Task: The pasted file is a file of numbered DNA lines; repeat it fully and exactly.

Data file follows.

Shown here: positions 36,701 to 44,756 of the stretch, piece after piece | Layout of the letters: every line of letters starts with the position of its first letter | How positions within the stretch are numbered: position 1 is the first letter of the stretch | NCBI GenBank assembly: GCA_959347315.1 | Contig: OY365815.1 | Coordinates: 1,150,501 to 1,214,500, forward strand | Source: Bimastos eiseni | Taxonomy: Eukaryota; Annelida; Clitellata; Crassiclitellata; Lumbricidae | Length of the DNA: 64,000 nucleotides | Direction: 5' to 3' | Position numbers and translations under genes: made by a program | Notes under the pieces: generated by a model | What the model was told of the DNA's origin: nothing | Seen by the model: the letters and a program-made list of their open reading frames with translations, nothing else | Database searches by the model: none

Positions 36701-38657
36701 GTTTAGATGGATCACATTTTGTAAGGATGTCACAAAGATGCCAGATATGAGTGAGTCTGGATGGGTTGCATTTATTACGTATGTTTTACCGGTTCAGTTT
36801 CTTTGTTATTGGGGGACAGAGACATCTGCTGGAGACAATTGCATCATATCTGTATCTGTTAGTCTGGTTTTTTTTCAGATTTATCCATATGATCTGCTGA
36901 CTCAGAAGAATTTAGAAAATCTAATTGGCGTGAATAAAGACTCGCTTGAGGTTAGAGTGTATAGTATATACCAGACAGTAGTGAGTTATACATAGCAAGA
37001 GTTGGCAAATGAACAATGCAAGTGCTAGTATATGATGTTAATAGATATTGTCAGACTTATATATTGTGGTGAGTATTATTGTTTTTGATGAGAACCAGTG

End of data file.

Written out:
Shown here: positions 36,701 to 44,756 of the stretch, piece after piece | Layout of the letters: every line of letters starts with the position of its first letter | How positions within the stretch are numbered: position 1 is the first letter of the stretch | NCBI GenBank assembly: GCA_959347315.1 | Contig: OY365815.1 | Coordinates: 1,150,501 to 1,214,500, forward strand | Source: Bimastos eiseni | Taxonomy: Eukaryota; Annelida; Clitellata; Crassiclitellata; Lumbricidae | Length of the DNA: 64,000 nucleotides | Direction: 5' to 3' | Position numbers and translations under genes: made by a program | Notes under the pieces: generated by a model | What the model was told of the DNA's origin: nothing | Seen by the model: the letters and a program-made list of their open reading frames with translations, nothing else | Database searches by the model: none

Positions 36701-38657
36701 GTTTAGATGGATCACATTTTGTAAGGATGTCACAAAGATGCCAGATATGAGTGAGTCTGGATGGGTTGCATTTATTACGTATGTTTTACCGGTTCAGTTT
36801 CTTTGTTATTGGGGGACAGAGACATCTGCTGGAGACAATTGCATCATATCTGTATCTGTTAGTCTGGTTTTTTTTCAGATTTATCCATATGATCTGCTGA
36901 CTCAGAAGAATTTAGAAAATCTAATTGGCGTGAATAAAGACTCGCTTGAGGTTAGAGTGTATAGTATATACCAGACAGTAGTGAGTTATACATAGCAAGA
37001 GTTGGCAAATGAACAATGCAAGTGCTAGTATATGATGTTAATAGATATTGTCAGACTTATATATTGTGGTGAGTATTATTGTTTTTGATGAGAACCAGTG